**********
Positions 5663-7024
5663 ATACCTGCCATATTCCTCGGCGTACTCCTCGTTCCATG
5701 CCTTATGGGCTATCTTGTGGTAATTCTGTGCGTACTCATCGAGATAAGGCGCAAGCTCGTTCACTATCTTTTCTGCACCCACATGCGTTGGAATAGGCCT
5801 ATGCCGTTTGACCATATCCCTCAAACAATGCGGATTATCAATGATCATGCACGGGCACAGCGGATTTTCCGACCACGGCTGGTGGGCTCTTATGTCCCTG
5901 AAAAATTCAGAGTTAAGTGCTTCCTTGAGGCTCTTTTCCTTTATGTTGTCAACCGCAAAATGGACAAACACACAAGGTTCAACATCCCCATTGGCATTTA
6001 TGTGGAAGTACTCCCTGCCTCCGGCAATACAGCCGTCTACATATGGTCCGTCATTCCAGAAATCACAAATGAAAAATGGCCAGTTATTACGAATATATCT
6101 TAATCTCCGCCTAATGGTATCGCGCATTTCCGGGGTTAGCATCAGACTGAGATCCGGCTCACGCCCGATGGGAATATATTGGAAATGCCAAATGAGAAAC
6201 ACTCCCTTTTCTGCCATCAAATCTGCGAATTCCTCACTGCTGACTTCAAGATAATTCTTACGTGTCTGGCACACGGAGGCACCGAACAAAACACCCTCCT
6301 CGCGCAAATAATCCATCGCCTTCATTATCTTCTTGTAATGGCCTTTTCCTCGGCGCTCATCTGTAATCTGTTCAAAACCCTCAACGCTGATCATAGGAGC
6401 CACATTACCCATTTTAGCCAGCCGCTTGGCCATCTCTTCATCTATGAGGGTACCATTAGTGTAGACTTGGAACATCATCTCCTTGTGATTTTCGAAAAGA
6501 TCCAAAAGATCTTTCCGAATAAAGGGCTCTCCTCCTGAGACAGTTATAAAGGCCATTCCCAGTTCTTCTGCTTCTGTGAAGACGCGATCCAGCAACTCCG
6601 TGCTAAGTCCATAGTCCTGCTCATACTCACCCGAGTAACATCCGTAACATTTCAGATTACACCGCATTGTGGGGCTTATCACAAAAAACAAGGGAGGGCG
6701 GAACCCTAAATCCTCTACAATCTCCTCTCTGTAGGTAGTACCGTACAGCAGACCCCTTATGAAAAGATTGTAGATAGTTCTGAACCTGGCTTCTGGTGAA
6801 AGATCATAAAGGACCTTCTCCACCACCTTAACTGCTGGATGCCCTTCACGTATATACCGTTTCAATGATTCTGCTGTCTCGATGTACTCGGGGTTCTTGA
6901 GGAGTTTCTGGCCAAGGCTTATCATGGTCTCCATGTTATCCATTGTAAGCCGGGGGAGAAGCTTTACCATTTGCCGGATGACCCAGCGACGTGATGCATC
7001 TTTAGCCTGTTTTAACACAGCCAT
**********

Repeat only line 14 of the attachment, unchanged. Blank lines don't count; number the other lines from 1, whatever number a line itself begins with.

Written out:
6801 AGATCATAAAGGACCTTCTCCACCACCTTAACTGCTGGATGCCCTTCACGTATATACCGTTTCAATGATTCTGCTGTCTCGATGTACTCGGGGTTCTTGA